04/11/2011 02:41 pm ET Updated Jun 11, 2011

The Jewels of Brooklyn Flea

If there's one thing that gets me inspired, it's vintage shopping. I
love learning the stories behind each piece, the history that's
embedded in the garments and accessories. I can't help but wonder
about the lives of the women who wore the dress before me, and what
kind of fabulous party they were at, and if the sweat stains under the
armpits that frustratingly never come out were the result of a night
of dancing into the dawn with the love of their life. It's a sentiment
I share with the protagonist of my new young adult book, The
Time-Traveling Fashionista
. In it, a 12 year old girl from Connecticut, Louise
Lambert, goes on a time-traveling adventure as a result of a magical
vintage dress she tries on at a mysterious sale.

I, along with my friend and fellow vintage enthusiast and expert,
Ariston Anderson, have made it our own personal odyssey to check out
every vintage store we come across in our travels. We're starting off
this column to help show you the greatest spots in the country for
vintage clothing, from where to find the perfect 80s prom dress, to
who has the best deals on Chanel quilted purses.

And to begin with, we thought we would get started in our hometown of
Brooklyn, because sometimes you take for granted what's right outside
your front stoop (or down the block in this case), often forgetting
that some of the best finds are right in our own borough. We decided
to conquer the Brooklyn Flea, taking along my Spanish publisher
Patricia who was in town for the week and on a quest to find the
perfect dress for a wedding in Tanzania. During the colder months,
it's housed in a former bank at One Hanson Place. The vaulted
ceilings, stained glass windows, and bulletproof safes make for a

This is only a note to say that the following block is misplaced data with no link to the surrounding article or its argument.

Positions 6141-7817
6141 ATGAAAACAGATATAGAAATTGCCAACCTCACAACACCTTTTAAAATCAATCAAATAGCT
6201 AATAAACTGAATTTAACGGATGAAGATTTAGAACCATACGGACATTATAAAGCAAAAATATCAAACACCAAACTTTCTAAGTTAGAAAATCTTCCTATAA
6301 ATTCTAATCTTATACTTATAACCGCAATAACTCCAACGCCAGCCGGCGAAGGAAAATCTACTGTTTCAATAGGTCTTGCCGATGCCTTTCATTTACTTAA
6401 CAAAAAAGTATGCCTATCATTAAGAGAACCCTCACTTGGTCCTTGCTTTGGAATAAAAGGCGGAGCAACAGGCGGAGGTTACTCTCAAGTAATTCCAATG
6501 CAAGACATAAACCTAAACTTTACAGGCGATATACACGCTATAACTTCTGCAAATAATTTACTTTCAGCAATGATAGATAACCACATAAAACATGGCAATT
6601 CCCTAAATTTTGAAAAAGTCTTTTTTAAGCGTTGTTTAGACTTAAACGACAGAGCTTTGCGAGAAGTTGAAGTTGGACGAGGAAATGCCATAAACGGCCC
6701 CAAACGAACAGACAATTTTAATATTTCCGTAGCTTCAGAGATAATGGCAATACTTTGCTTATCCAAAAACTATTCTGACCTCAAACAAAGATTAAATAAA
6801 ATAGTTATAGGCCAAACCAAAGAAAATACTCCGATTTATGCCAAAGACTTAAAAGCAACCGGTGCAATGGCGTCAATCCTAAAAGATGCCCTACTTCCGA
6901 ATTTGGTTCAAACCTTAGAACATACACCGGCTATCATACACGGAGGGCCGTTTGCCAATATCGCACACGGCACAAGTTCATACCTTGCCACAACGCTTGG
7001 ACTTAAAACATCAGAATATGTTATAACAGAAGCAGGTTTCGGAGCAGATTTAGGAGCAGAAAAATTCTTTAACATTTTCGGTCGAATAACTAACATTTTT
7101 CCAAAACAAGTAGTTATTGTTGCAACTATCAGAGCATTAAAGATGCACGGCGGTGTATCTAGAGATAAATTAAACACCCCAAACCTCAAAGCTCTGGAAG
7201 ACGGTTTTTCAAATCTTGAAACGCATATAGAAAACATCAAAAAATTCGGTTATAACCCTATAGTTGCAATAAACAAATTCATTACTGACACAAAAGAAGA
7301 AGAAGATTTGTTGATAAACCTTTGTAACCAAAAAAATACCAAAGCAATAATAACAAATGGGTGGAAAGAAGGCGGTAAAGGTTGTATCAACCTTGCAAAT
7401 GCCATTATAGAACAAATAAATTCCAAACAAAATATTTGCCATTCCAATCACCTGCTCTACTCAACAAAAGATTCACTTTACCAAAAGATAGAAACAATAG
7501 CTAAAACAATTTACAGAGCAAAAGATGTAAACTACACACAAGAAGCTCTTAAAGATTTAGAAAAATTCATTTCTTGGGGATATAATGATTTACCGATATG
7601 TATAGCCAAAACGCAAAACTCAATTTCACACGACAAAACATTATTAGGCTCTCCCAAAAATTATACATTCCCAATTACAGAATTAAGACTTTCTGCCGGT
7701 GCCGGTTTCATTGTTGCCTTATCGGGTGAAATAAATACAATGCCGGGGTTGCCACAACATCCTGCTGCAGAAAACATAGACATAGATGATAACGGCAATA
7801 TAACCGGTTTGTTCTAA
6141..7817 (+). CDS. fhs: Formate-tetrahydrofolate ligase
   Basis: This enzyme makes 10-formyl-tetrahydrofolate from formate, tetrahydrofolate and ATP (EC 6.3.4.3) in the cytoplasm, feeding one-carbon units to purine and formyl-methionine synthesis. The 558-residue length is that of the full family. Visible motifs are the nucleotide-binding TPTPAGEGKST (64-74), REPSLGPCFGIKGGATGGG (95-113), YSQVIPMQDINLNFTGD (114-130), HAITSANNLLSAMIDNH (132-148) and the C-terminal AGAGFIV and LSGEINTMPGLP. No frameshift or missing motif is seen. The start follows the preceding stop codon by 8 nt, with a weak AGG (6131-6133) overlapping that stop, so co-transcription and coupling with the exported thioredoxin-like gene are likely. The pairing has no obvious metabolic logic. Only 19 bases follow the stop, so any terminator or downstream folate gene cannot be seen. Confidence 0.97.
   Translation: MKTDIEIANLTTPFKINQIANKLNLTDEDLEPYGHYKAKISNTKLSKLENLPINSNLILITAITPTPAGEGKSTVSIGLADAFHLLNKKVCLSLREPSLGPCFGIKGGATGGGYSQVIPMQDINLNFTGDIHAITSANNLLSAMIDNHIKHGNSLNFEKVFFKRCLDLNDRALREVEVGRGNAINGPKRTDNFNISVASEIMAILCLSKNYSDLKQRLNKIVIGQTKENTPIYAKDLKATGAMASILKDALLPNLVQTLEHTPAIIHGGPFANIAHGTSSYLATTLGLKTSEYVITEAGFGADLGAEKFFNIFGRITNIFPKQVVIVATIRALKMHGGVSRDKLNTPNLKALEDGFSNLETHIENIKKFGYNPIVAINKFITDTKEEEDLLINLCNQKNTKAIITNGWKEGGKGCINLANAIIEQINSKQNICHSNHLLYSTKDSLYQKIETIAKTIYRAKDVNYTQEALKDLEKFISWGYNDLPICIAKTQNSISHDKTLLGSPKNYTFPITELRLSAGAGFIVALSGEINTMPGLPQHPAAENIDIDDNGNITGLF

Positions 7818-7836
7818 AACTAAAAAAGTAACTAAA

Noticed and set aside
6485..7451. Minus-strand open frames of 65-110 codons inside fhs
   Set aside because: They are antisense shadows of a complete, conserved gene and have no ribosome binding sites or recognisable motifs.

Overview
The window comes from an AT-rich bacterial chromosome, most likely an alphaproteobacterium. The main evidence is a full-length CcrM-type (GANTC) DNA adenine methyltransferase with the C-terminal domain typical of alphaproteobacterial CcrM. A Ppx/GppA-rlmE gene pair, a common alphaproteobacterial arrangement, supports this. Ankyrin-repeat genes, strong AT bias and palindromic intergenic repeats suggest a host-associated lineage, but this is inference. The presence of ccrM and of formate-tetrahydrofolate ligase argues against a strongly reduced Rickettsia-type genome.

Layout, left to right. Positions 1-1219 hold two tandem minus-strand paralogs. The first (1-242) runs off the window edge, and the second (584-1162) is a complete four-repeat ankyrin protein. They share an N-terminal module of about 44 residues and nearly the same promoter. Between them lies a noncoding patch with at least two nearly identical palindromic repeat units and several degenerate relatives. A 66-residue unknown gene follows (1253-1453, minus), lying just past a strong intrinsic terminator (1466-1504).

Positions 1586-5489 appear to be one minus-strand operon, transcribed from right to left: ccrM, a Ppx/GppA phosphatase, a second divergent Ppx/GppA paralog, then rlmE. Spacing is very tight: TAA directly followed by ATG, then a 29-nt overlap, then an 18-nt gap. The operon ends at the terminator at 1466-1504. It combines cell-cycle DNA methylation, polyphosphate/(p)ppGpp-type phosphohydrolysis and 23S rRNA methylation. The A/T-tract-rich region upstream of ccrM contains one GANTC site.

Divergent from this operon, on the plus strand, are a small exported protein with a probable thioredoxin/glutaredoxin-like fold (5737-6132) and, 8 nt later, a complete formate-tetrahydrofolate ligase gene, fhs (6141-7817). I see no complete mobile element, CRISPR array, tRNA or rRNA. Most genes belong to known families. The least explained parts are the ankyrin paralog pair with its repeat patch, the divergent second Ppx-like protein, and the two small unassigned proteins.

unique and impressive shopping experience.

I've found some of my favorite vintage pieces at the flea, as has
Ariston, who recently walked away with a 1980s St. John sequin suit, a
1920s French bakelite bracelet, and a 1970s Halston-style black and
blue gown. But this time, we walked into the massive building with a
clear direction, heading for the massive jewelry collection of George
Yzquiredo at Estate Jewels to
see what gorgeous faux gems he had on display this week. Yzquiredo is
a well-known fixture at the flea and hard to miss with his bright
white curls. He knows the history behind each piece of his carefully
curated collection and, in his words, "not your usual flea market crap"

My personal favorite piece was a long, emerald-green strand of Gripoix
beads for Chanel from 1975-early 80s, that could be worn in an
elegant single strand, or doubled up. Its uniqueness comes from the fact that the green glass beads are all the
same shade, which apparently is really unusual for this technique. I
just think it looks fab and would be the perfect accessory to any
Little Black Dress. George explained that Chanel fans are one of two
groups, Chanel whores (who like a big conspicuous marking) and people
who collect Chanel. I don't fall into either of these categories, but
it was still interesting to hear about the different Chanel markings,
my favorite being that if it reads Chanel with three stars, that means
it was actually approved by the grand dame of fashion herself -- Coco

Another favorite piece we found was a large 1970s heavily enameled
ship necklace. It was a steal at $140. All you need is one statement
piece to make any outfit an original. And for $75, a gorgeous little
Art Deco hair comb from from the 20s is the perfect black tie finish.

This time around I left with nothing more than a Momofuku blueberries
and cream cookie, and a further discovery into the deep channels of
vintage costume jewelry, but that in itself seems like a successful